Things may or may not pick up anytime soon, Lori, but you can always take joy and pride in the little, lovely things that life puts in front of you every day.
Or not. The choice is yours.
I wanted to tell you not to be hard on yourself about making comparions. Though, as Dogberry malaprops in Much Ado About Nothing, "Comparisons are odorous," we can't help doing it. It's a human thing. So don't beat yourself up about it; just regard it as a momentary lapse, like grabbing an extra cinnamon bun, that doesn't mean a whole helluva lot in itself, and will pass.
To many of the rest of you here, I probably look pretty much on top of things, but I compare myself to other people all the time and find myself wanting. It's true, I do -- and not to famous overachievers but just other folks in my neighborhood, and in my various professions and avocations.
Being a graduate of Harvard with high honors, one might easily think I've wasted my talents. And I most likely have, but I don't see it in that simplistic way. Many of my rundown public high school classmates are more established, and make larger incomes, than I ever have and probably ever will. But I never wanted what I do not have, in terms of a classic high-income, status-in-a-distinguished-field, three-car-garage-in-the-suburbs, four-kids-in-separate-bedrooms lifestyle that we think of when we think of an Ivy Leaguer. (There probably are a few of those out there.)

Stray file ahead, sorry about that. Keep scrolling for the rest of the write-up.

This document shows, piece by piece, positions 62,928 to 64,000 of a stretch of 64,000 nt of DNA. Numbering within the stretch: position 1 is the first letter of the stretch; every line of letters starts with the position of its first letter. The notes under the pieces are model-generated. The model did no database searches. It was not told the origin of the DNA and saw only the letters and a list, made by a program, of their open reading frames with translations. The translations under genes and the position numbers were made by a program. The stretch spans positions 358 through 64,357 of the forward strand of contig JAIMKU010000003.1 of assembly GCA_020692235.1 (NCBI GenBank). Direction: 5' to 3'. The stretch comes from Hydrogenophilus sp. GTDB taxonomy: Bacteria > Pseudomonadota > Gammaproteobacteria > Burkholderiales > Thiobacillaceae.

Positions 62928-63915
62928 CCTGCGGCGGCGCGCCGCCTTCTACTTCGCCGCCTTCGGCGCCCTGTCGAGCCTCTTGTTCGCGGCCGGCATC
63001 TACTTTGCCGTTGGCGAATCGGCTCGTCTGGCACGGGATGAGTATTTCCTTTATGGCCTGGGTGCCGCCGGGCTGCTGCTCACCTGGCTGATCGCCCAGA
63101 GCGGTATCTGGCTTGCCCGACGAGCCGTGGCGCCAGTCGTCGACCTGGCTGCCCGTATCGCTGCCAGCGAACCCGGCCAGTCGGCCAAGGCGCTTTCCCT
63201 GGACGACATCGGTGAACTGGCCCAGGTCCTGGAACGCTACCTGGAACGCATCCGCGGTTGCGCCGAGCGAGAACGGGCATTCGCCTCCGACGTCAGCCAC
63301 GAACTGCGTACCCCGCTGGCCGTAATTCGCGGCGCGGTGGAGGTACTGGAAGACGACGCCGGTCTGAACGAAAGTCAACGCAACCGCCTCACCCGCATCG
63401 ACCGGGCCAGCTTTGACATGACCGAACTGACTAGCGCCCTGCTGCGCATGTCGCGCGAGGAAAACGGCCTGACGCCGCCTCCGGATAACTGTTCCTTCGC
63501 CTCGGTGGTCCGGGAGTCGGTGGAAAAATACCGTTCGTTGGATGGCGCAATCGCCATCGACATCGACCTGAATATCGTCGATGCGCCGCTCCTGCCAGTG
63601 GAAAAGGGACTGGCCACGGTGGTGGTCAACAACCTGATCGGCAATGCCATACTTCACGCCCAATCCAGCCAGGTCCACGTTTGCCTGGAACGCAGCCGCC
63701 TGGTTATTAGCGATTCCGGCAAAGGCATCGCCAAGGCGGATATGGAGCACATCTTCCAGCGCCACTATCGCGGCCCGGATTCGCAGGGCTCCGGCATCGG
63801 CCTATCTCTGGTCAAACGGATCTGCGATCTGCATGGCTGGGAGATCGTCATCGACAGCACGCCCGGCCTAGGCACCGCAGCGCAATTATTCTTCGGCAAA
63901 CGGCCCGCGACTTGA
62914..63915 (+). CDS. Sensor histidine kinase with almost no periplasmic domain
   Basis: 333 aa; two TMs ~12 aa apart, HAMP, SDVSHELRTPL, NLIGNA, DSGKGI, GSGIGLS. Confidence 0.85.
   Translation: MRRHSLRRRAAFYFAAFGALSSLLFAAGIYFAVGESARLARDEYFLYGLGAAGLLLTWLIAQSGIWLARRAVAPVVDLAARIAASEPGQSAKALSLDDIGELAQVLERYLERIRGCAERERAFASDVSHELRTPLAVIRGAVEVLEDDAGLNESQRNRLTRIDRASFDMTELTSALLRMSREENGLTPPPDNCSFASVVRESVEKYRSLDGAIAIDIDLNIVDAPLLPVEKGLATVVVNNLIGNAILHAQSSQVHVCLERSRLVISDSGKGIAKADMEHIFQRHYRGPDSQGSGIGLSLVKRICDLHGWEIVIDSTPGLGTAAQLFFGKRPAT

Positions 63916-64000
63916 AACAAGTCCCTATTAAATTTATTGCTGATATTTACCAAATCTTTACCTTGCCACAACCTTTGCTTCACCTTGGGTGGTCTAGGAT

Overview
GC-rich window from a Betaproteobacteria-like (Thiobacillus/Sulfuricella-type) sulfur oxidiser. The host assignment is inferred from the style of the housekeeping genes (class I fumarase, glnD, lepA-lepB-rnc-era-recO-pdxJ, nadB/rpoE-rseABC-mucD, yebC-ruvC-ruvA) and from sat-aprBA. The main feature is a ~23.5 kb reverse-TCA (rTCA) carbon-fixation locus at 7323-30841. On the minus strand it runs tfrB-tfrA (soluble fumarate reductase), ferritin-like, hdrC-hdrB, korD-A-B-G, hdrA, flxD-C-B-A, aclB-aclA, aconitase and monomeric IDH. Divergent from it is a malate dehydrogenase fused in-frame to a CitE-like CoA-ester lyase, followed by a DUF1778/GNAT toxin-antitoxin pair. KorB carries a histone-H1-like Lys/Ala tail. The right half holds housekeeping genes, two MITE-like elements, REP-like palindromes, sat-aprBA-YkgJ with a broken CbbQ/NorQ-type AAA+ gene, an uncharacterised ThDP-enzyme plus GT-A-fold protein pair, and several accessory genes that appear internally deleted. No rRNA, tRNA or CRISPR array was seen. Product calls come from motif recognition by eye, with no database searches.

Rather, I wonder where I might have been as an actor if I'd tried it, taken the plunge, when I was in my teens or twenties; why I haven't pressed my writing talents much harder; and why so many other people I know with lesser gifts have advanced so much further, gotten more breaks, than I.
Meanwhile, many people -- perhaps even some of the same people I regard with an envious eye -- are probably busy envying me. That's how people are. We can see the good things other folks have; we don't usually know half of the burdens they have staggered under.
War is, at first, the hope that one will be better off; next, the expectation that the other fellow will be worse off; then, the satisfaction that he isn't any better off; and, finally, the surprise at everyone's being worse off. - Karl Kraus